Hungarian Duo Launches New Micro: Stockfresh

Posted on 6/1/2010 by Julia Dudnik Stern | Printable Version | Comments (0)

Though many think the microstock niche is already overpopulated, the recent launch of Stockfresh is notable given its provenance. The new micro business was founded by Peter Hamza and Andras Pfaff of Stock.xchng and StockXpert fame.

From 2006, Jupiterimages held a controlling 90% interest in Stock.xchng and StockXpert, both of which transferred ownership once more with Getty Images’ acquisition of Jupiterimages in February 2009. Getty Images proceeded to purchase HAAP Media—Hamza and Pfaff’s company that retained a 10% stake in the two Web sites—in December 2009 and has since shut down StockXpert, subsuming its operations into the segment-leading iStockphoto. Stock.xchng remains active as an upsell vehicle for iStock.

Hamza and Pfaff decided to use their decade of stock photography experience to launch a new business, Stockfresh. “We decided to go independent again and start something new and exciting from scratch along the values we believe in,” said the duo.

These values include what the founders describe as fair compensation and fair pricing. Stockfresh offers contributors a minimum royalty of 50% and an opportunity to earn up to 62.5% of each sale. Images sell for $1 to $20, and subscription plans begin at $99. The site launched in 8 languages and promises a high level of customer service.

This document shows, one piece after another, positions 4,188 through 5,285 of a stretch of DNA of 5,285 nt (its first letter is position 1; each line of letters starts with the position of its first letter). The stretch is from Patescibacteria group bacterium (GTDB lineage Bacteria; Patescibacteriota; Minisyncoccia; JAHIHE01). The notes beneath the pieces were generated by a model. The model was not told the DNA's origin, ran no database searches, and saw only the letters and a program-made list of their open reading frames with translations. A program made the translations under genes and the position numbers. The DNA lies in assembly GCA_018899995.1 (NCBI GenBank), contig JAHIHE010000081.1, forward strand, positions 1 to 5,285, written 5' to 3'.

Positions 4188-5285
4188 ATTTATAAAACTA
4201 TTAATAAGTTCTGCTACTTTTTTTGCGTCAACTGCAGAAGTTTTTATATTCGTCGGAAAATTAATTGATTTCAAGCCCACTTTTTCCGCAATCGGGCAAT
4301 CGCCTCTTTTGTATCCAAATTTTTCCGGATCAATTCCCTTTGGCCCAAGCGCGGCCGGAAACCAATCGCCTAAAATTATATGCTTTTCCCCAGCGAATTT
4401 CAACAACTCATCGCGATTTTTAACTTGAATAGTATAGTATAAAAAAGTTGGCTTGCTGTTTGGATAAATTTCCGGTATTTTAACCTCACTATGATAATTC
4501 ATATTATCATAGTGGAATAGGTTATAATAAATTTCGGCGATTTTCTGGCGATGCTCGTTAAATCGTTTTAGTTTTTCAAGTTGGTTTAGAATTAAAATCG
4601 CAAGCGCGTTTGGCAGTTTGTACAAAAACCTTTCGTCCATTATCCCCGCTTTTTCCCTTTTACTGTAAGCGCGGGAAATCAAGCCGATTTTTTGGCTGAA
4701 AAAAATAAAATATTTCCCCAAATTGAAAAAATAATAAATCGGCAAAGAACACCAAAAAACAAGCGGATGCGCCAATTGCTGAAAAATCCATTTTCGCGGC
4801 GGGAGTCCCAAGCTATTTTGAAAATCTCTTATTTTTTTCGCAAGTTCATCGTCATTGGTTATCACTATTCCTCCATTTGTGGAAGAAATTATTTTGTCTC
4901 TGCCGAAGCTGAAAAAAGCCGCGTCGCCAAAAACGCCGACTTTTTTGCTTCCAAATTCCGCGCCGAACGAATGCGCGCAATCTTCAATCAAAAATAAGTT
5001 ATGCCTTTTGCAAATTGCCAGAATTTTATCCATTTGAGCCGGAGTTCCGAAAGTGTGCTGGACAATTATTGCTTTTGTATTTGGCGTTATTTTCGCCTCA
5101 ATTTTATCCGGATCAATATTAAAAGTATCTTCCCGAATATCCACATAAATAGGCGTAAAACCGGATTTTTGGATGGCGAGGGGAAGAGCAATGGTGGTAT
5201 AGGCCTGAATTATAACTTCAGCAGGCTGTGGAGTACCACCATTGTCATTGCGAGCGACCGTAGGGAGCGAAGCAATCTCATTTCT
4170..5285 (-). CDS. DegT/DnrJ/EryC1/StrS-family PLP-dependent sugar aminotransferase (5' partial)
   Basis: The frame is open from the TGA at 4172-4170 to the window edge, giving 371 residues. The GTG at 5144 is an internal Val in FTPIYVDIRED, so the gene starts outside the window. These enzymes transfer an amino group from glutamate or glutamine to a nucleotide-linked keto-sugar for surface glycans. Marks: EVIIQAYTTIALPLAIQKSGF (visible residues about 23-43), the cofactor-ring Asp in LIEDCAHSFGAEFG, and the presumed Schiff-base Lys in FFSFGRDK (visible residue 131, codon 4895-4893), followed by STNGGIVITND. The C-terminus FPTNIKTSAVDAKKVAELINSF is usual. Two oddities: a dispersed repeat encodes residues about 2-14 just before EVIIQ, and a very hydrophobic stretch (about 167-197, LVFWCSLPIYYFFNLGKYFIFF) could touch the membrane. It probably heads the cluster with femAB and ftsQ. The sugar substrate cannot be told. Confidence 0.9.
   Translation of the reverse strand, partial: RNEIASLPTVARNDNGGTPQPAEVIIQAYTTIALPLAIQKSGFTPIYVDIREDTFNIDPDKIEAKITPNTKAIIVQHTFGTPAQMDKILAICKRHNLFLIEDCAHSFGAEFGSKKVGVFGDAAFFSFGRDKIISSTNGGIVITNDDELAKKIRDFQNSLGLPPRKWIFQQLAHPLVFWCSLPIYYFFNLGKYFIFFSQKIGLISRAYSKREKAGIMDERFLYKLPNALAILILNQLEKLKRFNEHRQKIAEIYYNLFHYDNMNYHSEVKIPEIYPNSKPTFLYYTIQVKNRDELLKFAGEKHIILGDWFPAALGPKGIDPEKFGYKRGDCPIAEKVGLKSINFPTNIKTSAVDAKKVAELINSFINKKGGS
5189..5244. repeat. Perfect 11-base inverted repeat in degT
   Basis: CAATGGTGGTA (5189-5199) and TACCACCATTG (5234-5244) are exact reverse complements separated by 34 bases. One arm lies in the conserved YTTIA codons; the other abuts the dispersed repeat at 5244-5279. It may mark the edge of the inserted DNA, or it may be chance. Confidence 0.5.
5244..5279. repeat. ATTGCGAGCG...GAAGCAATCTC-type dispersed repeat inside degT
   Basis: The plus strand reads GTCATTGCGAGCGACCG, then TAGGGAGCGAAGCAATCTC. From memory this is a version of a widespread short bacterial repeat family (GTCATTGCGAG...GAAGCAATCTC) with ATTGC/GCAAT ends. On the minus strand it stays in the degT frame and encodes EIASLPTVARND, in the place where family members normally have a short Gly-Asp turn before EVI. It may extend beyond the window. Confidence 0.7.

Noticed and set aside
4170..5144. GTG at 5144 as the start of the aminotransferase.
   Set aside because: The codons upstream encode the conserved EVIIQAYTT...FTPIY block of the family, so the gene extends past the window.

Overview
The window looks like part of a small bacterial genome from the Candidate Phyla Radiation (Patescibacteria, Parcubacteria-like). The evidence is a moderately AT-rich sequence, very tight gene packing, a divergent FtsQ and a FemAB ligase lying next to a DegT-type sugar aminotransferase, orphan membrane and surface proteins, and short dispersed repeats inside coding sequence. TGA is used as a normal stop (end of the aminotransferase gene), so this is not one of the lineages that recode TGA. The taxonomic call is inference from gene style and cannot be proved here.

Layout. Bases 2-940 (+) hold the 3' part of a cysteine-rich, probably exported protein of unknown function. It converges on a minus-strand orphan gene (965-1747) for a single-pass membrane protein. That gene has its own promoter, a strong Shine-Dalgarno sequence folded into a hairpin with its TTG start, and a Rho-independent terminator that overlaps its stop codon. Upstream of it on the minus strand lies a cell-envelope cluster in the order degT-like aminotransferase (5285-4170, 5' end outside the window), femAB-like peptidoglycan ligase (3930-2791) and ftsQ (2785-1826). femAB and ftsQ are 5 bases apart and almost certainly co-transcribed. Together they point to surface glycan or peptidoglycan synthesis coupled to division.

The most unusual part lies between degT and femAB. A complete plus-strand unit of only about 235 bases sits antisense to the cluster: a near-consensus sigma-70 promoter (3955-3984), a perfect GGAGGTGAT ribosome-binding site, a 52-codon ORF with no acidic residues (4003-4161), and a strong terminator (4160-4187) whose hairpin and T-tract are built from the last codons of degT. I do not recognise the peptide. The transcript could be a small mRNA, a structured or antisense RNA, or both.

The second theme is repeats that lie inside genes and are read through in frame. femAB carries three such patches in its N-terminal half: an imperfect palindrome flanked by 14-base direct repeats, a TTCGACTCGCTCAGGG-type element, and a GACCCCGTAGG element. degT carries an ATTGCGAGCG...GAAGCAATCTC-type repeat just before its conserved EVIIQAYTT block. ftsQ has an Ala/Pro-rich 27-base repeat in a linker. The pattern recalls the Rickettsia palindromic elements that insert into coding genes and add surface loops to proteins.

It is unclear, however, if another player can make a difference in a segment that has been dominated by the same leading players for most of its life. In addition to numerous smaller start-ups, players such as Corbis and Deutsche Telecom have not managed to gain much traction against iStock, Fotolia, Dreamstime and Shutterstock. Corbis’ second take on microstock, the Veer Marketplace, is currently buying inventory in an effort to become more competitive; German-owned Polylooks remains but a bleep on the radar—at least judging by sites that keep tabs on Internet traffic.

Equally notable is that the segment’s largest players are consolidating. Getty has put an end to StockXpert, and Shutterstock has purchased and re-launched Big Stock Photo as Bigstock, instantly gaining a strong foothold in the single-image space. Can Hamza and Pfaff’s promise of simplicity and service—and, perhaps, the lower cost of doing business from Hungary—compete in this climate?

Copyright © Julia Dudnik Stern. The above article may not be copied, reproduced, excerpted or distributed in any manner without written permission from the author. All requests should be submitted to Selling Stock at 10319 Westlake Drive, Suite 162, Bethesda, MD 20817, phone 301-461-7627, e-mail: wvz@fpcubgbf.pbz


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